Human Violence: Why We Can't Eradicate It
The main function of human rights is to protect inalienable, fundamental rights to which we’re inherently entitled simply because we’re human beings. To guarantee respect for our life, liberty, and pursuit of happiness. However, these rights are of little use in times of war or other situations of human violence. It’s hard for someone to remain safe and not get hurt, damaged, or violated by others.
Hegel’s “theory of history” has the idea that the principles of thesis and antithesis (events of history) resolved in what came we know today as synthesis as a basis. Synthesis balanced opposing parties. However, it seems that Hegel, both in his theory of history and in his “master-slave dialectic”, was too optimistic.
It’s not crazy to posit that history advances on its bad side. From the current prism by which we can see past and present events and predict the future based on experience, that is.
Even in the book of Genesis, we can see that the god of the Abrahamic religions used violence when he cast out human beings from their earthly paradise. All for daring to taste forbidden knowledge. As they see it, God can only possess knowledge. Furthermore, Eve sinned arrogantly by eating an apple from the tree of wisdom. What follows is pain and violence as brothers Cain and Abel reveal to us the enigma of all tragedies through their actions. The desire for possession and for power. (Cain means “possession” and Abel represents “innocence”).
The Spirit of Domination and Death Drive
We could say, without fear of being mistaken, that the desire for possession is a mere desire for domination. When someone doesn’t possess what they want, they must look for it elsewhere. It’s here when we find that, what that person longs for is to possess another. Additionally, they can only obtain it by just grabbing it and not letting it go.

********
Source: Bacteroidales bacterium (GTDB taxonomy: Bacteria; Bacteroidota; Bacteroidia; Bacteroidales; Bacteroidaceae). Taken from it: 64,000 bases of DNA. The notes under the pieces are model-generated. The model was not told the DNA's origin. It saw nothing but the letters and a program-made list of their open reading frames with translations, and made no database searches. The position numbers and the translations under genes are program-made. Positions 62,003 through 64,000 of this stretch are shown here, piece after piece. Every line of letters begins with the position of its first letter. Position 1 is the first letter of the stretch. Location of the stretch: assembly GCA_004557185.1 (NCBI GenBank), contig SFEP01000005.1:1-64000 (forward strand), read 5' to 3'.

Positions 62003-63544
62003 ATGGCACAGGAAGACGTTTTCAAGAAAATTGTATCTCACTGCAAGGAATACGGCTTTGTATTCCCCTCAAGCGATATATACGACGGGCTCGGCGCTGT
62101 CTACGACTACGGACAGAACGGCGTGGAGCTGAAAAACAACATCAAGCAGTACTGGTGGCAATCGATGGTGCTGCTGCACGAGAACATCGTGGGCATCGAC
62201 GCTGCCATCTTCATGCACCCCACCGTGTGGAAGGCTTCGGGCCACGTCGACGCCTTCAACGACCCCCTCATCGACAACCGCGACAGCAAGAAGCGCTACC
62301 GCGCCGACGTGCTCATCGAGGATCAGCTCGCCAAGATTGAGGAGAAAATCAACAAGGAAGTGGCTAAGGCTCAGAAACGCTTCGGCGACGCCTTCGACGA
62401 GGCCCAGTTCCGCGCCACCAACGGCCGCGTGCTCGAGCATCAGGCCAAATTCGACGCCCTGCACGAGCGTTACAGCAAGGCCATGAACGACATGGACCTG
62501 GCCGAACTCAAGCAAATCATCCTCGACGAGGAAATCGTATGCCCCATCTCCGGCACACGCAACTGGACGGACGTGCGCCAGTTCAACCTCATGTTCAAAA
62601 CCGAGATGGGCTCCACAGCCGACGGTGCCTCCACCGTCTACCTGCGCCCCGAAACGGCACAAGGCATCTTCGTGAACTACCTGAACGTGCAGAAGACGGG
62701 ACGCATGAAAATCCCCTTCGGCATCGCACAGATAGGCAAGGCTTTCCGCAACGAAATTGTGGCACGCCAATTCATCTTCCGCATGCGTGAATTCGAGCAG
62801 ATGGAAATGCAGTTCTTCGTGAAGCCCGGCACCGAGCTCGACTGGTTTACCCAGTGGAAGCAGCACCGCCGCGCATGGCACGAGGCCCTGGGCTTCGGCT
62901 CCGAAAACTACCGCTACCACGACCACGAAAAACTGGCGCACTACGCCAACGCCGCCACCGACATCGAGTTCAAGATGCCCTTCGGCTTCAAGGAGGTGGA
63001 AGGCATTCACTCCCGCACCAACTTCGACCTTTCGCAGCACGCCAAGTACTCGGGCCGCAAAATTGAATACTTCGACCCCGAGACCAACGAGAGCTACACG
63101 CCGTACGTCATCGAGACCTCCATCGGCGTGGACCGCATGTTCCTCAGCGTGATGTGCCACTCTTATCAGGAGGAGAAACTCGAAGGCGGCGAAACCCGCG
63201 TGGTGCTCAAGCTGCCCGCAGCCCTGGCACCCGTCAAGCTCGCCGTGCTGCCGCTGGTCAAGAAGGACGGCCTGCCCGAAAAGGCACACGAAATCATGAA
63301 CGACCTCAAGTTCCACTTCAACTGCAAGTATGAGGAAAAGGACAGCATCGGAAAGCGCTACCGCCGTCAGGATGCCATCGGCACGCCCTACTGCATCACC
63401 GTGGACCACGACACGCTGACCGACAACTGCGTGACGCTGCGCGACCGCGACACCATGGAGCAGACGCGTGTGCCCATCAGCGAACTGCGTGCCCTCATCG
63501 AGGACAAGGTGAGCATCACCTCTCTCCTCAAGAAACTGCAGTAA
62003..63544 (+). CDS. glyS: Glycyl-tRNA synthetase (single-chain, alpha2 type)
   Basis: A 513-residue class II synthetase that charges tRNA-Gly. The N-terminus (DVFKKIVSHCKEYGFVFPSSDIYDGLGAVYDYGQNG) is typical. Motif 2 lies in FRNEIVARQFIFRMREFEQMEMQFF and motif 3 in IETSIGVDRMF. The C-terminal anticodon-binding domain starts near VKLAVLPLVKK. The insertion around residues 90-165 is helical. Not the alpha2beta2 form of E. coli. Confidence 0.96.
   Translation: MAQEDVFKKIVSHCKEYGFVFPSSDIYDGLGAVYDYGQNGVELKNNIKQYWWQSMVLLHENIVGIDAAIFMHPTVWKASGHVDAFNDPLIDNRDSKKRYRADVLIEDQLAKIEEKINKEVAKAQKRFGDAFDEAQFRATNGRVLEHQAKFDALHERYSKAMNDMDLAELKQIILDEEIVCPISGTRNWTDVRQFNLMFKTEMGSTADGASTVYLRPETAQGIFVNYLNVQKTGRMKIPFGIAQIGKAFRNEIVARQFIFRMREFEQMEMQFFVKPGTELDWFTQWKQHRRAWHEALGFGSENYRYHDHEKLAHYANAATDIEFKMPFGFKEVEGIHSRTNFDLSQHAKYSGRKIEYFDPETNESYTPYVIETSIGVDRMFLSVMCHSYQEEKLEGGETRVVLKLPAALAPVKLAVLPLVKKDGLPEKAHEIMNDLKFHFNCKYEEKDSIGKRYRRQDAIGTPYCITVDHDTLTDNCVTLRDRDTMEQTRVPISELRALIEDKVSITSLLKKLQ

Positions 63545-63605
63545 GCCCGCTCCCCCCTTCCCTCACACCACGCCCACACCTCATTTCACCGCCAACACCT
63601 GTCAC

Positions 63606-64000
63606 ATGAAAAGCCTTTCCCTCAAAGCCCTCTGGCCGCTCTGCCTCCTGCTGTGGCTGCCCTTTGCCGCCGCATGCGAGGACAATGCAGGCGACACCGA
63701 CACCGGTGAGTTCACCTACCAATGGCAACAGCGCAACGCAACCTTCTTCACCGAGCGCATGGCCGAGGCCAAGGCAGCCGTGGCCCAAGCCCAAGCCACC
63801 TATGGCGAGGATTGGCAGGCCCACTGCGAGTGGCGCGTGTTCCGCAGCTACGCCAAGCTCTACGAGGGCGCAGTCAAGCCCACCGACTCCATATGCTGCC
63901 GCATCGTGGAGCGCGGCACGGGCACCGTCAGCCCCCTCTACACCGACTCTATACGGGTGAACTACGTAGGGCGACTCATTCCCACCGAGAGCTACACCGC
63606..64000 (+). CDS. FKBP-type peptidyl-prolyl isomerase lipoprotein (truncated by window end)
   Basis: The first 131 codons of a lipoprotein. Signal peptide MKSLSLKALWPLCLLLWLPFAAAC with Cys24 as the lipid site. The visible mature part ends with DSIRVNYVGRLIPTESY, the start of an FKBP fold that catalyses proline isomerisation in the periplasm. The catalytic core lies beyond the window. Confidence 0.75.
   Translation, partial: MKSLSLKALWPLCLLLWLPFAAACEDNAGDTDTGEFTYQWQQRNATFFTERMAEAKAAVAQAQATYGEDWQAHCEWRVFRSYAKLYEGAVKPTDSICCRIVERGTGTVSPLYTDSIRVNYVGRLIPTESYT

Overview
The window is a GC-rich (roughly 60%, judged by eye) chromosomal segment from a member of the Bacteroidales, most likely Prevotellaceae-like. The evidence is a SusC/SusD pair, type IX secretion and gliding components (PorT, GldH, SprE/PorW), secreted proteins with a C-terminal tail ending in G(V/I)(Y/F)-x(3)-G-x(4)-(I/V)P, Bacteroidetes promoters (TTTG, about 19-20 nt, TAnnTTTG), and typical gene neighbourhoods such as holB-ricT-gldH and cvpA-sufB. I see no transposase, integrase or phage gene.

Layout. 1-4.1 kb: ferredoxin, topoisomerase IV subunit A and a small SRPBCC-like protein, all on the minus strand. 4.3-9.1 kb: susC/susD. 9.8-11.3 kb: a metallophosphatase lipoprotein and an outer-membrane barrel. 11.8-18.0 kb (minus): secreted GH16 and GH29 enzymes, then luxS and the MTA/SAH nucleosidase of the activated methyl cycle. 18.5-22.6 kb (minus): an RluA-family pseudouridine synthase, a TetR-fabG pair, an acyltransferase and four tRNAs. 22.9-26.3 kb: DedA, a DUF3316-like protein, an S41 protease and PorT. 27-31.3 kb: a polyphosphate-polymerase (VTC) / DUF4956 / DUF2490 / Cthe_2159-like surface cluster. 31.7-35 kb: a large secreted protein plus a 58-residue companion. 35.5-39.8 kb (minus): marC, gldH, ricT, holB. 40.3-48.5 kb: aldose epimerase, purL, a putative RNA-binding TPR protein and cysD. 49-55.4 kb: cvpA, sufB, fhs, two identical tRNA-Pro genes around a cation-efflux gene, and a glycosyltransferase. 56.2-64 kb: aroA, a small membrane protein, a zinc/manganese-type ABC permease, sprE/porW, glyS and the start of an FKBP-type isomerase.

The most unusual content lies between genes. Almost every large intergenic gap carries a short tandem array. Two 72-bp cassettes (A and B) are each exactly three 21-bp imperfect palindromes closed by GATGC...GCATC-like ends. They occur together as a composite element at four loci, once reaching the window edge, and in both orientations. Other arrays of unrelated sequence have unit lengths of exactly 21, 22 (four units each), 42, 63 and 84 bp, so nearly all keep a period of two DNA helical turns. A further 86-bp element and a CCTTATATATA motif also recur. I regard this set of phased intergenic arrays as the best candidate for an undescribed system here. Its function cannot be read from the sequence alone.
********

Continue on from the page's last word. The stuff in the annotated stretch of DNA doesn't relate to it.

It’s precisely this drive to possess that which leads us humans towards violence and urges us to kill. This is why Freud conceptualized it as a “death drive“. Possession is nothing more than the desire to dominate others in order to possess what they have. If the bearer of the object of desire refuses to give the dominator what they want, then they’ll die in an act of violence.
Or, as Nietzsche stated “There is will to power where there’s life. And even the strongest living things will risk their lives for more power. This suggests that the will to power is stronger than the will to survive“. That is, to preserve what you have, you must expand.
Who Wins in a Violent World
To Adolf Hitler, Germany alone represented culture and strength. His country had the will to power and no other master. After all, no other country had what Germany had. It was from this idea that his need to expand and kill to increase his empire arose.
As we said earlier, when you really want something, then you have to dominate the one who has it in order to possess it. In this case, and as Hegel already posited, the one with the less fear of dying wins.
The desire for mastery is spiritual and, therefore, motivating. However, the fear of dying is of the flesh and turns human beings into simple mammalian animals. Those who continue to fight maintain their condition as thinking humans.
The world belongs to the masters. They have the war and media power needed to conquer the world. Also, they can possess the world because people are afraid. And those who are afraid, don’t try to revolt.
“He alone, who owns the youth, gains the future.”
Human Violence and the Quest for Power
For Nietzsche, the will to power prevails in humans and this is positive and vital. The will to power throws the human being into the world of life and not of work. The will to power exists because it’s a constant evolution. We love ourselves and don’t just want to keep what we have but also fight to obtain more.
It’s precisely in this confrontation between what you already have and what you want. Between the master and the slave; where the slave submits because they’re afraid to die and this is how they’re subdued and reduced to nothing. Only those who are less afraid, who desire more things, and who don’t mind harming others and fight to obtain what they want will retain their human dignity.
This theory of human violence posits that it exists because it’s always existed and shall exist forever. It’s inherent to humans and, fortunately, or unfortunately, a part of our nature.